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APTD Prep for Accidental Trainers

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Thu Feb 04 2021

APTD Prep for Accidental Trainers
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My first job out of college involved decapitating harvested salmon for the California Department of Fish and Wildlife. My bachelor’s degree is not remotely related to talent development, and I’m sorry to report that my minor in soil science has not contributed much value to my career thus far. As a 25-year-old woman who became an e-learning department of one with no formal training in instructional design, I am all too familiar with the feeling of imposter syndrome.

Why Become Certified?

When I turned to the Association for Talent Development (ATD) for guidance on developing the skills I would need to create effective online training, I ended up finding much more than I was looking for. I found a community of people as dedicated to learning and growth as I am, tools that helped me to create content I’m legitimately proud of, and a sense of accomplishment that I did not think possible as someone with no prior experience in talent development.

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To all the accidental trainers like myself who are looking to add legitimacy to their roles, expand their skillsets, or simply quiet the voices in their heads telling them that they don’t belong in this industry, the APTD certification process is a great place to start.

Process and Resources

I applied for the APTD exam on April 9, 2020, and scheduled my exam for July 8. I found three months to be more than enough time to adequately prepare because I was able to focus my attention on the right resources. These are the resources I used and found to be most helpful while studying for the exam:

Talent Development Body of Knowledge (TDBoK): This book provided a solid foundation of the terms and models I needed to know, which I created flashcards for. I purchased the online version because it allowed me to search specific terms, highlight information, and create digital flashcards. This is not, however, the only resource I relied on to study. The TDBoK focuses heavily on foundational knowledge, while the APTD exam questions are more application-based.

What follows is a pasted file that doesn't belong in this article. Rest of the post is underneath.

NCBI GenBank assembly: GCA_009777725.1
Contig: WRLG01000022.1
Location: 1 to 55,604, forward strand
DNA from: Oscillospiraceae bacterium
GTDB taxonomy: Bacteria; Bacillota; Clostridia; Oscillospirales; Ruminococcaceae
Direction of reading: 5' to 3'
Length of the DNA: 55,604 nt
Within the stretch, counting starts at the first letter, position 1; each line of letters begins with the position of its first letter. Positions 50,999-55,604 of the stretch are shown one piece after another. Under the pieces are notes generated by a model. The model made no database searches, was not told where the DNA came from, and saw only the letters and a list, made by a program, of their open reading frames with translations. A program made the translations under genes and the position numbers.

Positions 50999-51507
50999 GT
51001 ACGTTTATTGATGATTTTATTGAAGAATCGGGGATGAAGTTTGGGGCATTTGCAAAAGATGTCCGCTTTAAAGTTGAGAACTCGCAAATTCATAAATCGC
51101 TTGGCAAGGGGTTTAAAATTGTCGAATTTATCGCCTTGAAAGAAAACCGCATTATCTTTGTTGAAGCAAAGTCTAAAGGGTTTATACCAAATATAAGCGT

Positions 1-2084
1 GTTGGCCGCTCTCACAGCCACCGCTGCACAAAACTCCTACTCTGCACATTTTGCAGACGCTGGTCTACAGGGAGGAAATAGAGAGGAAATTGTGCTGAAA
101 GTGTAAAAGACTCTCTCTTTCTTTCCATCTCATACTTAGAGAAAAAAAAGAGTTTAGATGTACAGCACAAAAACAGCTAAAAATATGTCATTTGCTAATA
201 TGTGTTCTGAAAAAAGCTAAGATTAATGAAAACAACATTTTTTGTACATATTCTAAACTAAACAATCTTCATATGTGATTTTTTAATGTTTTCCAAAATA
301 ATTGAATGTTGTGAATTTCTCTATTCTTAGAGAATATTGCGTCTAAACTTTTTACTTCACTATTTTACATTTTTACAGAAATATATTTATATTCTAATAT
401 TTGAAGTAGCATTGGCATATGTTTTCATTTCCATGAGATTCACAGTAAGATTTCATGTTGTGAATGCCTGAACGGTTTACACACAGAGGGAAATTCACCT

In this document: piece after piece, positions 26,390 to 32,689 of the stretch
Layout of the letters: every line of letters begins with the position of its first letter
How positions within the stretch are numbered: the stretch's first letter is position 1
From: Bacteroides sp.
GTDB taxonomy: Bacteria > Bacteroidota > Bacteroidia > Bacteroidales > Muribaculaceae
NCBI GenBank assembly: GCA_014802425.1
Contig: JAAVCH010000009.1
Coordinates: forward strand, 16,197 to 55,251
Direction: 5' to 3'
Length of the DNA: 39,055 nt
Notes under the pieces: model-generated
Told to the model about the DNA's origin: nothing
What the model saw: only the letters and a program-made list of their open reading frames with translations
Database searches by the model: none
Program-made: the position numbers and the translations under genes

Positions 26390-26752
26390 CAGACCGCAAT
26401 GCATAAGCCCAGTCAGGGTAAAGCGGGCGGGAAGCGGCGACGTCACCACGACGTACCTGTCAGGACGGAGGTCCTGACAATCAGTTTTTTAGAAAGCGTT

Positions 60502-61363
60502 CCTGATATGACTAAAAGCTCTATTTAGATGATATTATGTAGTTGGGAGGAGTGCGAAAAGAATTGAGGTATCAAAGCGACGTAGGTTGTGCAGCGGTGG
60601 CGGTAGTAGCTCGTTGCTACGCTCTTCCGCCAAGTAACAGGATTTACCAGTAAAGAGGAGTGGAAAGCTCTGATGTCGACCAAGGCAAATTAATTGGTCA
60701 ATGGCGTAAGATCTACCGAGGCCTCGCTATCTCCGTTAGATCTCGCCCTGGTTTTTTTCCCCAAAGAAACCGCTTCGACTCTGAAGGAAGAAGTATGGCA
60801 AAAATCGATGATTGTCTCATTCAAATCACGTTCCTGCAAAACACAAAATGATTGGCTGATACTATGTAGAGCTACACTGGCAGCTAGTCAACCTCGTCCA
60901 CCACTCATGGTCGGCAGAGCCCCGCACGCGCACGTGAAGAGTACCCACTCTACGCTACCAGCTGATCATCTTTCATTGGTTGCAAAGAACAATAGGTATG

APTD Detailed Content Outline: This outline gave me a sense of what topics would be most heavily emphasized on the exam and guided my way as I worked through the TDBoK.

Industry Books: After reading quite a few books on instructional design and talent development, I found these two to be the most relevant to the exam and my learning needs:

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  • The Art and Science of Training by Elaine Biech provides practical solutions for common obstacles we encounter as trainers. I still find myself referencing this book again and again at work.

  • Design for How People Learn by Julie Dirksen is the most visually engaging and practical book I have read in a long time. The book includes pictures, diagrams, and examples of real-life applications of the tools and best practices covered. Most importantly, the methods presented actually work.

ATD Webinars: ATD has an extensive library of free webinars on myriad topics. Whenever I found myself looking for more information on a particular area of focus, there was almost certainly be a webinar or 10 to further explain the concepts. I was also able to attend some of the webinars live.

TD Magazine: Another great free resource for ATD members, I found it helpful to read articles published by other professionals in the field and expose myself to industry best practices as much as possible.

ATD TechKnowledge Conference (or any ATD conference): I was fortunate to attend the ATD TechKnowledge Conference in February 2020, right before COVID-19 lockdowns began. Although I felt out of my depth at the time, meeting so many passionate and driven professionals fueled my desire to immerse myself in the talent development world. I highly recommend connecting with other ATD members in any way you can, be that through virtual summits, LinkedIn, study groups, or so on.

Beyond a Certification

Beginning your journey into the talent development world can be daunting for those of us who have no formal training in the industry. Fortunately, I have found the ATD community to be extremely welcoming and supportive as I worked toward passing the APTD exam. Despite the self-doubt and challenges, I can confirm that the journey was completely worth it to see Congratulations on my APTD exam score sheet. I look forward to experiencing that same feeling of accomplishment when I take the CPTD exam later this year, and I hope to meet some new accidental trainers along the way.

To hear more from Sarah and others about preparing for the new APTD exam, register for our upcoming webcast here: https://webcasts.td.org/webinar/4032.

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